This Garden Has Rhythm...

...and harmonizes plants for shade and light.

By Shirley Remes

Photography by Lee Anne White


Designing a garden with music in mindA Quiet Concert
The walkway passes under a lattice arch and into a dining courtyard. Here is where the levels begin to change, like graduated tempos, in the yard. A granite wall holds back the slope, creating a sunken enclosure.

"I wanted the feeling of an amphitheater, that you are surrounded by plants, with the illusion of privacy and no sense of neighbors," says Sheldon. Morning sun and evening shade allow for wake-up breakfasts and relaxing dinners. A medley of plants—Japanese maples, variegated grasses, and smoke tree—get enough sun from half-day rays but don't have to tolerate the heat of the front yard. On the side of the courtyard, a small water feature under crape myrtles muffles intruding sounds and cools the air.

Stone steps in one corner lead to the upper back yard, a shady enclave. Beyond a curved patch of lawn lies a kidney-shaped pond rimmed with stones the homeowners collected while traveling. In this hotweather retreat, the soothing colors and textures of ferns, carex, coralbells, and hostas sound the quietest notes in the garden.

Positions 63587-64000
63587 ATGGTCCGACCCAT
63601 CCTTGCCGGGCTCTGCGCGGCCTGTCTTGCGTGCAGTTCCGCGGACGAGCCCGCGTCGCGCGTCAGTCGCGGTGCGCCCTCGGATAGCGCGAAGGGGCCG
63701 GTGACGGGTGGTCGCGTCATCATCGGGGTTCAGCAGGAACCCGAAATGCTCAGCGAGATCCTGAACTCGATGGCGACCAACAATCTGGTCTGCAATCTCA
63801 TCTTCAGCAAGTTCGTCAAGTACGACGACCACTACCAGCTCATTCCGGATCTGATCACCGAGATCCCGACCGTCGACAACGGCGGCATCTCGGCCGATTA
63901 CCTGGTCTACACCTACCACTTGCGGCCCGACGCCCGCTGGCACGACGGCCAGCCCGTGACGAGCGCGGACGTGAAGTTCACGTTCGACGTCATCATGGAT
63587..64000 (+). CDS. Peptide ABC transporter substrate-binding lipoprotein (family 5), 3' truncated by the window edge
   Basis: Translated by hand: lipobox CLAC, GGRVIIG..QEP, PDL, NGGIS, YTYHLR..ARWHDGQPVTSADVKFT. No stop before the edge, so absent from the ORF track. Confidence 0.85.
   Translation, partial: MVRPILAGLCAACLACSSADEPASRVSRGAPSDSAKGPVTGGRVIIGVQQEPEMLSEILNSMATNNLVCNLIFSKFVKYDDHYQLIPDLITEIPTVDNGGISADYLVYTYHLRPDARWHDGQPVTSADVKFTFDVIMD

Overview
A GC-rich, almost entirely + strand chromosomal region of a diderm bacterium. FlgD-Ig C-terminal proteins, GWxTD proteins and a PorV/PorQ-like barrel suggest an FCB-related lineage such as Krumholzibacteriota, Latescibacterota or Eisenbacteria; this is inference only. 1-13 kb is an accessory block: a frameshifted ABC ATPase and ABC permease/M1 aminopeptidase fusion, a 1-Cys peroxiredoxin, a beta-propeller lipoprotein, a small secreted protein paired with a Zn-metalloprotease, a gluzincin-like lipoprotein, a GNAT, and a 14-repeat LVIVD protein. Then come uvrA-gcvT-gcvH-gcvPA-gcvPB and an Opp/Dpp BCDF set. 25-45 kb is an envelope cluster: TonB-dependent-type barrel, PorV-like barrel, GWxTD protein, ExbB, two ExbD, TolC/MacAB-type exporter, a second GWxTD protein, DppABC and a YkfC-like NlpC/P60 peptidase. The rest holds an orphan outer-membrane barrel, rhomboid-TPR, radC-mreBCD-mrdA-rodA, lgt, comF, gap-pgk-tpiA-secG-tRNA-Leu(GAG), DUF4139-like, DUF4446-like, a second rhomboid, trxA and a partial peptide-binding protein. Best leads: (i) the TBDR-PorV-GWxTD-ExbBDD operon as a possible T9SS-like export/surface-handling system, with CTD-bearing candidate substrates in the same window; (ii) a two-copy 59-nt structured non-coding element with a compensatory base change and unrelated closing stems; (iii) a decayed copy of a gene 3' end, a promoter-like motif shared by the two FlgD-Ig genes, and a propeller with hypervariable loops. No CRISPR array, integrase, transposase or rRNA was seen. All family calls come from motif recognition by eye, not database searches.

To establish a sense of rhythm in the garden, you must have movement and repetition of plants, says Sheldon. "You have to garden in layers, to have some vertical elements and contrasting shapes: rounded, conical, spikes, to name a few."

Most of all, a garden must be in tune with the gardener, says Sheldon. "You have to learn your sense of self and place. Your garden is a strong definition of who you are. It has to be appropriate to you and to where you live."

Composing a Landscape
Anne Sheldon's tips for perfect pitch in the garden:

  • Entry spaces, to the garden and to the home, should be clearly visible.
  • Use fragrance, sound, and visual cues to entice visitors to move through the yard.
  • When buying a home, be sure to check the views from inside the house.
  • In a small garden, give the illusion of tucked-away larger spaces through the use of paths, framed views, and entry points.
  • Mistakes can be serendipitous. Something new will happen in the garden tomorrow, so don't worry about today's mistakes.
  • Color in the garden is influenced by the available light. Hot sun demands hot colors; shade prefers cooler, subdued tones.
  • A plant color palette should relate to the color of the house. Be consistent in choosing colors for accents. Sheldon uses chartreuse, red, and blue.
  • Fill planters primarily with perennials for easy care, then add annuals as seasonal accents.

This article originally appeared in the August/September 2010 issue of Organic Gardening magazine.